What Andy really can't stand is any threat to his unjustified self-image. That's why he winds up (on p. 40) disposing of the litterer from the start of the story (thanks to Sean Collins for catching this): because his taunt on p. 39 (11th panel) reminds Andy of the hollowness of his claim to be "making the world a better place." It's also why the adult Andy's only friend is Sonny, whose chief virtue is that, unlike Louie, he will never criticize or question Andy's actions.

So what is it that keeps me from embracing the book wholeheartedly? I wish I knew. This is the most I've been able to figure out: there are book with depressing subjects or loathsome protagonists--even books with a thoroughly misanthropic view of humanity--where you can still sense the author's joy in creation. I don't get that sense in Eightball #23: there's a very high level of skill, but no sense that Clowes took pleasure in using it.

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Tuesday, July 13, 2004


I recently finished reading The Shape of the Signifier: 1967 to the End of History by Walter Benn Michaels. As I was reading it, I realized that this was the first piece of non-fiction I'd read in a long time that engaged me intellectually (as opposed to just saying to myself "that's interesting," or nodding my head in agreement). Why this is, I don't know; but it also made me realize that I waste a lot of time reading stuff I don't really enjoy, just because I started it and am too wishy-washy to decide it's not worth finishing, or because I feel I should "give it a chance."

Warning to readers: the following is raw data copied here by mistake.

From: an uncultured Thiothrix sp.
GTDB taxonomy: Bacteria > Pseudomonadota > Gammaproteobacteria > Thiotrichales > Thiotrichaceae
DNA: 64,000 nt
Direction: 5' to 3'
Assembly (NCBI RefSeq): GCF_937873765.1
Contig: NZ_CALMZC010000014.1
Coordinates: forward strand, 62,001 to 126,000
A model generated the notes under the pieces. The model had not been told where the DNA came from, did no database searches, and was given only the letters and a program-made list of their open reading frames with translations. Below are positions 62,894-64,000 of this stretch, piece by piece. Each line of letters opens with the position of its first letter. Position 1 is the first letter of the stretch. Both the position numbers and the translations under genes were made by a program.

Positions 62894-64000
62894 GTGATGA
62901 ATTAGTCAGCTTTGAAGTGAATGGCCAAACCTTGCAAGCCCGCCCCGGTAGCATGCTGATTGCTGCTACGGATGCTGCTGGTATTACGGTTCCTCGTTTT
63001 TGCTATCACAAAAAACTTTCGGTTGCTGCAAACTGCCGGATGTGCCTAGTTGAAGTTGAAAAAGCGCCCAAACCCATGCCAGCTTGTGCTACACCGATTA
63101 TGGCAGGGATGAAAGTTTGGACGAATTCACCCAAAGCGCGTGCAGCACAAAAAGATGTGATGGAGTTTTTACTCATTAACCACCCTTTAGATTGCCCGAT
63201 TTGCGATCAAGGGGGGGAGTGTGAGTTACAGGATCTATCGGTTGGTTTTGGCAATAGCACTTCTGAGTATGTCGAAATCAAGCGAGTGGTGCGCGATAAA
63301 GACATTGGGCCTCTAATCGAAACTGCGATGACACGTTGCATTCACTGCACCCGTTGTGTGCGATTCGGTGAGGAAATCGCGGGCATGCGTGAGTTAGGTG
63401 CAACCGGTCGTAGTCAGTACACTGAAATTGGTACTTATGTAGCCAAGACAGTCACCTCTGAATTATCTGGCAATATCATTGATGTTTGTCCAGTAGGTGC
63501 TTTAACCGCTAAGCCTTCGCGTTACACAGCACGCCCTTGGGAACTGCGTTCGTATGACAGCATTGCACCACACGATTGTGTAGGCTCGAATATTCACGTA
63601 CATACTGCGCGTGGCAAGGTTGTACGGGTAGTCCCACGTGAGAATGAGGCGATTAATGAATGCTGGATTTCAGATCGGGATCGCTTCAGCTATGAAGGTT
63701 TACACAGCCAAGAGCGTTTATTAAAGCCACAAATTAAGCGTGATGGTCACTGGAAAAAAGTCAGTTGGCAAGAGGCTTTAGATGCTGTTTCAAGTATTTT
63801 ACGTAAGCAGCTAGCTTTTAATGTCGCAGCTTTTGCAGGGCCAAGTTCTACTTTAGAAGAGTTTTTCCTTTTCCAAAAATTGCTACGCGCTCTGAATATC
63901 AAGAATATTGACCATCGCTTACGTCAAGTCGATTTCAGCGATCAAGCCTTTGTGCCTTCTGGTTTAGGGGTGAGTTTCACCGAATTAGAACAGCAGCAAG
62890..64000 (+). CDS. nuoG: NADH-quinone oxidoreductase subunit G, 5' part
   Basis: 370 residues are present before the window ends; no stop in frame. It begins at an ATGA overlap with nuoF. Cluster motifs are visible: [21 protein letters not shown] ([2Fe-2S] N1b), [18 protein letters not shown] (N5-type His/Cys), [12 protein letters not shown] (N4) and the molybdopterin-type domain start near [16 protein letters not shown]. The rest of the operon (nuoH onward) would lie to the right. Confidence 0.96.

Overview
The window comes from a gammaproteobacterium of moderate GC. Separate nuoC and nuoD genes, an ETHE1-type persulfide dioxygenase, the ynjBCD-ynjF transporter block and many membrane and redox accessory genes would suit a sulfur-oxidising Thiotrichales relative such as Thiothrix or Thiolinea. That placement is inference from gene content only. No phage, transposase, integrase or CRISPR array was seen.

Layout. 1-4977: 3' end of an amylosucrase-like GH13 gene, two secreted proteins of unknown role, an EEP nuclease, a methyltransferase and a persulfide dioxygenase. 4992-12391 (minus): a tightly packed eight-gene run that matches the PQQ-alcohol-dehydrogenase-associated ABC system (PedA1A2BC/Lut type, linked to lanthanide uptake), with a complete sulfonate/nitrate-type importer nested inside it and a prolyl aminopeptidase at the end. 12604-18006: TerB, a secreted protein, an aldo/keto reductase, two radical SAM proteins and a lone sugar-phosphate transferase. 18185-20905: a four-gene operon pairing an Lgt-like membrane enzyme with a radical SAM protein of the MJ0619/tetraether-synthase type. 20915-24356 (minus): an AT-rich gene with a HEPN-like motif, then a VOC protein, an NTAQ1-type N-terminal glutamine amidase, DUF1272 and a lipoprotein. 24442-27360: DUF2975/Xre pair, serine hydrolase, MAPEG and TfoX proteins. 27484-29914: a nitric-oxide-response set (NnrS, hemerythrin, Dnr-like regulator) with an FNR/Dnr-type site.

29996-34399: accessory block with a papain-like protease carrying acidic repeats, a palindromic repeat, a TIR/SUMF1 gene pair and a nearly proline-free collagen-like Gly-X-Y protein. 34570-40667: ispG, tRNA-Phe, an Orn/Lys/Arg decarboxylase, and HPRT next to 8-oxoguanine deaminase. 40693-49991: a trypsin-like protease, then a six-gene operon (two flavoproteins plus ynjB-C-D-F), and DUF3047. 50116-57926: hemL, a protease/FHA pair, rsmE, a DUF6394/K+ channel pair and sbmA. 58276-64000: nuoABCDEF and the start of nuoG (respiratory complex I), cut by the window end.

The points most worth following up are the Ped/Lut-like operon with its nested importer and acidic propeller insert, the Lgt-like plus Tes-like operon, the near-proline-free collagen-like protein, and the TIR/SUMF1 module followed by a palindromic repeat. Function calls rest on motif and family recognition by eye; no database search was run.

I'll wait to comment on the book itself until I've reread it, as it's a complex and difficult argument, and one which a careless summary is likely to misrepresent.


Via Fanboy Rampage, Marc-Oliver Frisch analyzes DC's monthly sales figures for the past twelve months. Only four titles broke the 50,000 mark for May (the most recent month), though two of them had two issues out. To be fair, though, three other titles were just below 50,000, and taking into account future reorders and the fact that ICv2's sales estimates are reputedly low, their true levels are probably over 50,000. Still jericho1368 in the subsequent thread gets it about right: "Sorry guys, these figures are absolutely embarrassing and disgusting."

To be sure, there has been an uptick in overall sales recently, for both Marvel and DC. But there's no indication that this is due to attracting any new fans to the direct market, something that Marvel has given up on from what I gather, and that DC's efforts to do have consistently failed. Rather, Marvel and DC seem to have returned to milking existing fans for maximum short-term profits, through such devices as shuffling a few hot creators from title to title, massively hyped "events," and variant covers. If the rise in sales is indeed due to Marvel and DC choosing to maximize short-term profits rather than grow their audience for the long term, then it's a bad sign, not a good one.

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Monday, July 12, 2004


This is part II of my response to the objections that were raised around the blogosphere to my rant on the first half of Daredevil #56; part I is below, under July 6. This part discusses various objections to specific points of my argument.

Urich's interlocutor

The reason why I had speculated that Urich's interlocutor might be Matt Murdock is that I'd seen DD #59 (though not any of the intervening issues) in which Urich is talking to Matt; also, having it be Matt seemed to be the sort of surprise that someone who would write DD #56 might pull. In fact, I was wrong, but not by much: Robby Karol pointed out that it was Matt's girlfriend Milla. Marc Singer, further down in the thread, gives some reasons why having Urich's interlocutor be Milla is nearly as stupid as having it be Matt.